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Nicasio unflappable in Major League debut

Nicasio unflappable in Major League debut

Nicasio unflappable in Major League debut
DENVER -- About four hours before his Major League debut, as he lounged in the comfortable recliner chair in front of his locker, Rockies right-hander Juan Nicasio hardly looked like a man affected by the magnitude of the moment.

But minutes before he was set to take the mound at Coors Field on Saturday to face the Cardinals, the National League's top hitting team, the nerves began to settle in.

"I was just joking with him, because he was in [the clubhouse] walking around, and I'm like, 'That guy is real nervous,'" center fielder Dexter Fowler said.

Once he started firing fastballs, though, Nicasio looked more like the relaxed guy in the chair than the one pacing the clubhouse.

Nicasio, 24, pounded the strike zone relentlessly on his way to seven innings of six-hit, one-run ball, and that run was unearned. Complemented by the Rockies 18-hit explosion in a 15-4 victory, it was more than enough for Nicasio to earn his first win in the Majors.

Nicasio arrived in Denver from Double-A Tulsa on Thursday, and he spent much of the last two days talking to other starters on the Rockies staff, trying to glean some advice on what to expect in his first big league start.

"I got advice from other pitchers to just go out and attack the strike zone," Nicasio said, as fellow Dominican Ubaldo Jimenez translated. "I made sure I threw everything down in the strike zone."

Nicasio gave up a hit to the first batter he faced, Ryan Theriot, but he was quickly bailed out by a double play, when Jon Jay's grounder up the middle deflected off Nicasio's glove to shortstop Troy Tulowitzki, who stepped on second and then fired to first to complete the twin killing.

The next time Nicasio came to the mound, he was working with the comfort of a huge lead, as the Rockies scored six in the bottom of the first, tying a season-high for runs in an inning.

"That gave me more confidence," Nicasio said. "I felt comfortable out there, and I went out there and attacked the strike zone, made the hitters swing the bats."

Nicasio, who struck out two and walked a pair, benefitted from a stiff wind blowing in that may have helped to keep a couple deep fly balls in the early innings from leaving the ballpark, and a deft double play started by Tulowitzki in the third -- when the shortstop ranged far to his right and tossed a leaping throw across his body to Eric Young Jr. at second base -- helped kill a Cardinals rally.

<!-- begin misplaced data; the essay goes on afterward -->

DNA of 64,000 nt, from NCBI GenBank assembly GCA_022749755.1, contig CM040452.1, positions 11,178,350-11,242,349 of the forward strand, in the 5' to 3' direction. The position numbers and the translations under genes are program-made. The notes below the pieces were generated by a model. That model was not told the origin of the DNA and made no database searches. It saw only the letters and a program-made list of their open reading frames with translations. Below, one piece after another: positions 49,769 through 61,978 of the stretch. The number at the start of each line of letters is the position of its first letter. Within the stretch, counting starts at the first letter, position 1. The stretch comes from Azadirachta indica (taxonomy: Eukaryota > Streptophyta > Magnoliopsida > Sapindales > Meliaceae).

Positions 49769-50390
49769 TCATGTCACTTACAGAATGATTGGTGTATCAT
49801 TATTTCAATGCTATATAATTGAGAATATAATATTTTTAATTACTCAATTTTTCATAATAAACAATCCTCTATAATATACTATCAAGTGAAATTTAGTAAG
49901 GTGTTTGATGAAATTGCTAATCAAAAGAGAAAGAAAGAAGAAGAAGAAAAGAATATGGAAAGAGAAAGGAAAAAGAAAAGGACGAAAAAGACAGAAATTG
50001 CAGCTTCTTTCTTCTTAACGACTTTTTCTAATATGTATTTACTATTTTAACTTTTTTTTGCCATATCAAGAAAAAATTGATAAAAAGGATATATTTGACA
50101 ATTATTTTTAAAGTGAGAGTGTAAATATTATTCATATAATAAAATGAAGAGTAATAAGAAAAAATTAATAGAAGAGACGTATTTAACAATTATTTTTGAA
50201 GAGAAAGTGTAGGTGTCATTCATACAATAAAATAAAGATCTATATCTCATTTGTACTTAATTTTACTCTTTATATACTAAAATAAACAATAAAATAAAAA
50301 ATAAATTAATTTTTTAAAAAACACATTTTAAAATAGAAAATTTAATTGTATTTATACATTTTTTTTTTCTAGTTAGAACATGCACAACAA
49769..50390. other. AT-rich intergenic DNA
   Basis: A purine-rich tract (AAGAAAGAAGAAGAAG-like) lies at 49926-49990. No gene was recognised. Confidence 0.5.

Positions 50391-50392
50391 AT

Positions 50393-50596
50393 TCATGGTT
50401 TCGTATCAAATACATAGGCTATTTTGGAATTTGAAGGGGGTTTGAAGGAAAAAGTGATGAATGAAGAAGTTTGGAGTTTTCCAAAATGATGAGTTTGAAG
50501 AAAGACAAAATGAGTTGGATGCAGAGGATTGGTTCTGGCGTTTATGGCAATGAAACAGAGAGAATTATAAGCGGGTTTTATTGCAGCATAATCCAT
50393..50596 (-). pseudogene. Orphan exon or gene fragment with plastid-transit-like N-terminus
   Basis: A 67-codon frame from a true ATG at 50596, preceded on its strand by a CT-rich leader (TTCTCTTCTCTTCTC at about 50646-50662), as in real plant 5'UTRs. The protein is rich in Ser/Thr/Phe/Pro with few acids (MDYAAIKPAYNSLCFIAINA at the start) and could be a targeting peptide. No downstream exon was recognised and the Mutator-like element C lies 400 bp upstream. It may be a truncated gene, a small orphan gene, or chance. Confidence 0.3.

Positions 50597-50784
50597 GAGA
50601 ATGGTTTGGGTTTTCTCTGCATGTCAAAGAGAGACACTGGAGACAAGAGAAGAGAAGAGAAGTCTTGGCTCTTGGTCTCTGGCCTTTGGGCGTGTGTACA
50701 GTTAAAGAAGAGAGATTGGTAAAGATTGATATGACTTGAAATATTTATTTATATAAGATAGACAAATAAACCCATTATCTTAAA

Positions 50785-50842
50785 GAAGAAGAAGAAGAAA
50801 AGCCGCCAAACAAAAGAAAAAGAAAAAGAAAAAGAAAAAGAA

Still, Nicasio threw 57 of his 88 pitches for strikes, solid control that Rockies manager Jim Tracy credited to the young right-hander's poise.

"I don't think you can ask much more of a kid coming up and making his Major League debut," Tracy said. "He was fantastic. To go seven innings and handle it in the manner that he did, he just appeared to me to be unfazed by anything. That's another very impressive thing to see."

Nicasio worked mostly with his fastball, which touched 97 mph, while scattering an effective changeup and occasionally mixing in a slider, a pitch Tracy is excited to see the right-hander develop further.

"That's the extra pitch as far as I'm concerned," Tracy said. "If that can become as consistent as the fastball and changeup, then this is, obviously, a very interesting guy."

Whether Nicasio will make another start with the Rockies is yet to be determined. Right-hander Aaron Cook, recovering from a fractured right ring finger, made his final rehab start in Triple-A Colorado Springs on Saturday, and could make his 2011 debut in San Francisco on Friday. If Cook isn't ready, though, Nicasio certainly demonstrated himself capable.

"He was great," catcher Chris Iannetta said. "We really needed a good start, a quality start. He threw a lot of strikes and that's the most important thing. Later on in the game, when he started settling down, he really pitched ... and showed what he was able to do. It was impressive."

Nick Kosmider is an associate reporter for MLB.com. This story was not subject to the approval of Major League Baseball or its clubs.

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